MAX ERNST German, 1891-1976
(b. 1891 Brühl, Germany - d. 1976 Paris, France) The painter, sculptor, graphic artist, and poet, Max Ernst, was one of the most prolific and influential artists of the 20th century. After serving in World War I Ernst returned and set up the Cologne Dada group alongside Hans Arp. Moving to Paris in 1922, he became a pioneer in the Surrealist movement with André Breton, heavily influenced by Sigmund Freud’s psychoanalysis teachings. Ernst had studied philosophy and psychology and was particularly fascinated by Freud’s book ‘The Interpretation of Dreams’; the use of the sub-conscious to unlock creativity.
Ernst collected catalogues, newspapers, scientific journals and 19th Century engravings to create collages of fantasy and dream imagery. Mixing the banal with eroticism, horror and humour, Ernst created haunting dreamscapes railing against social and political oppression and critiquing the meaningless horror of war. Highly experimental, Ernst invented the technique of frottage (pencil rubbings of textured surfaces) and grattage (scraping wet paint to reveal the canvas) as well as being one of the most important proponents of decalcomania (the technique of pressing paint between surfaces).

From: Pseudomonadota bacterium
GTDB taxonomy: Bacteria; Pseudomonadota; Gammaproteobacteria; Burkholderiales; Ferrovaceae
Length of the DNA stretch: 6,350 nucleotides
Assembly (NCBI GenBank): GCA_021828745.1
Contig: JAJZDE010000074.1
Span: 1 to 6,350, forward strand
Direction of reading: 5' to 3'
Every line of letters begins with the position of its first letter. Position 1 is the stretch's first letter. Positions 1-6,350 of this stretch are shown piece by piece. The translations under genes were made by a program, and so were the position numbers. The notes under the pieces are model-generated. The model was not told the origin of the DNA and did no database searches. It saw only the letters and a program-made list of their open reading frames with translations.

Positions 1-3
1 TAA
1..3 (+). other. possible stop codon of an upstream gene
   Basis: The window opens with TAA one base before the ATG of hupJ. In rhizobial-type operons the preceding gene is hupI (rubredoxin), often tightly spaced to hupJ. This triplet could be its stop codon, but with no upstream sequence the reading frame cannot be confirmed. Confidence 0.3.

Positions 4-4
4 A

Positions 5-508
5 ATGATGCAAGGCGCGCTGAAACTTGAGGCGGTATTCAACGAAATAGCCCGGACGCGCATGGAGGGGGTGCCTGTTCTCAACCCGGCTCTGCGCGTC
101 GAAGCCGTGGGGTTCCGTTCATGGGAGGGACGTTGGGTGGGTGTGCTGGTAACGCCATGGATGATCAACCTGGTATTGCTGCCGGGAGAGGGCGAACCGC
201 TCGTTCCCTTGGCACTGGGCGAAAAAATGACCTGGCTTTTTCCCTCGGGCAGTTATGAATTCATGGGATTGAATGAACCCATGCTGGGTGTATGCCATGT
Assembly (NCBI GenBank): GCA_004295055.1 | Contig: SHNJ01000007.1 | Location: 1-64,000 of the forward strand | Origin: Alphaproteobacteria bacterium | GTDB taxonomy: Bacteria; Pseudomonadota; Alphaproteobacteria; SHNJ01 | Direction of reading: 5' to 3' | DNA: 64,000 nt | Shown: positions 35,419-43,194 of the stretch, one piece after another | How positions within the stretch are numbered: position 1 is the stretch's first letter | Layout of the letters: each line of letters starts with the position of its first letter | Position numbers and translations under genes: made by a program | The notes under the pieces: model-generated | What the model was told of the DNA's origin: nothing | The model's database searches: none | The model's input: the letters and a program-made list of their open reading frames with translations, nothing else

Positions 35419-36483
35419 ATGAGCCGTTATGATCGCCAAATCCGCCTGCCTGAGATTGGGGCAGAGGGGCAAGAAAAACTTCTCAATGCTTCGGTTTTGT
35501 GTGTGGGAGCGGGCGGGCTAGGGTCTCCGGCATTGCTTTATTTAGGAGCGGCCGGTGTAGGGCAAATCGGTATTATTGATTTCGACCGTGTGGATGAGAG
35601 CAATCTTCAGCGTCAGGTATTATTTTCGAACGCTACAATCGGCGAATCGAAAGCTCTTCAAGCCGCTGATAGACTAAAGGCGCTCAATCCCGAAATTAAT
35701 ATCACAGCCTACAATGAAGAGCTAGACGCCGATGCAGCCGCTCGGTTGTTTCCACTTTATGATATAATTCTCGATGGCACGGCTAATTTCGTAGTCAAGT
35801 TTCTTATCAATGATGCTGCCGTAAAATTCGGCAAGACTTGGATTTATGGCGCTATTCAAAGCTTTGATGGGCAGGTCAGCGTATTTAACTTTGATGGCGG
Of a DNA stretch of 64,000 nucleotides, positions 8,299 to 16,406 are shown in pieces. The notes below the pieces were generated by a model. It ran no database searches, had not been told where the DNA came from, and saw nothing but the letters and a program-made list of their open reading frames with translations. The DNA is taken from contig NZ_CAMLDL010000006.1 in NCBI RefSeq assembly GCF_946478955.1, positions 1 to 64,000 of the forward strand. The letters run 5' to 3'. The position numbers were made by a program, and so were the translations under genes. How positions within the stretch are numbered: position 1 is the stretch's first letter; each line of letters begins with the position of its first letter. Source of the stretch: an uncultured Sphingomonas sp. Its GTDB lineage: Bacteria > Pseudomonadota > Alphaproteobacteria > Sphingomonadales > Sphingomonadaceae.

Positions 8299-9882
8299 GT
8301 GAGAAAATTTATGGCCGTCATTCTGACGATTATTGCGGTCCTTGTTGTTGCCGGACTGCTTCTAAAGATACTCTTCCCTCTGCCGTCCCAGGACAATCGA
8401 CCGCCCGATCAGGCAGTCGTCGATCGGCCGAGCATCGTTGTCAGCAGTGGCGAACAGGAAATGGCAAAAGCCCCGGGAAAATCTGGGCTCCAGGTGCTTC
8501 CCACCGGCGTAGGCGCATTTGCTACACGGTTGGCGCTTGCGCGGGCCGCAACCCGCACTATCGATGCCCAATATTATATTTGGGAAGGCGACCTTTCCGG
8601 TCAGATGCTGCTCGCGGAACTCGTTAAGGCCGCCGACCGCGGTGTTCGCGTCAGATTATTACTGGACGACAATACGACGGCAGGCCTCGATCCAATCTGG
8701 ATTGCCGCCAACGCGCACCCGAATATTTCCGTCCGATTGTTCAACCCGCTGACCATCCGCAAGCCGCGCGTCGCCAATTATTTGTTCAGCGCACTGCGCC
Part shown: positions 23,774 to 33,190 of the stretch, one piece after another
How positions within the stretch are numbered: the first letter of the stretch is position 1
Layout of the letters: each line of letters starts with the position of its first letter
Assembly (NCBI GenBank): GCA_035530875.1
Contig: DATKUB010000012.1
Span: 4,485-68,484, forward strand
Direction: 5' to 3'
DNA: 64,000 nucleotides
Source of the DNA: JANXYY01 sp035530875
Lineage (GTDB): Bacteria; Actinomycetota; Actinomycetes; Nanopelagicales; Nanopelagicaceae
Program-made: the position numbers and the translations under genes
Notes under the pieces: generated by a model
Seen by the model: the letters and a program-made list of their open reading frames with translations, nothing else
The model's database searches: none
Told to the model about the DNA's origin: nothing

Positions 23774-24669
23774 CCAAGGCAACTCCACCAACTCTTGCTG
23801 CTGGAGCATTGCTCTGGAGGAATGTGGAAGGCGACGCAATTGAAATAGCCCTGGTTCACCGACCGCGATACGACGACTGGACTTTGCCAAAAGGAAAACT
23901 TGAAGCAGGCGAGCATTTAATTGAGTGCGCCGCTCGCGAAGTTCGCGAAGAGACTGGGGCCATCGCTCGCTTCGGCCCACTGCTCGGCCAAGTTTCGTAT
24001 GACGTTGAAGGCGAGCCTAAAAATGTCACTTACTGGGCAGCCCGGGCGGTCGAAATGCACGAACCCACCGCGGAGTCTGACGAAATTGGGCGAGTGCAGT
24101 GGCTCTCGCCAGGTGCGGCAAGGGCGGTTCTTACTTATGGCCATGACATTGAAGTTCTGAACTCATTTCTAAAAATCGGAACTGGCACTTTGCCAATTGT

Ernst fled France to New York in 1941 joining fellow artists Piet Mondrian and Marcel Duchamp where he met and married Peggy Guggenheim who was an early champion of his work. In 1946 Ernst later married the surrealist painter Dorothea Tanning and spent time in the artistic community of Sedona, Arizona, before settling in France in 1953 and becoming a French citizen. In 1954 he won the main painting prize at the Venice Biennale. Notable exhibitions include the Art Institute Chicago, 1961, Palazzo Grassi, Venice, 1966 and Haus der Kunst Munich, 1979 as well as retrospectives in 2005 and 2018 at the Metropolitan Museum of Art and MoMA, New York.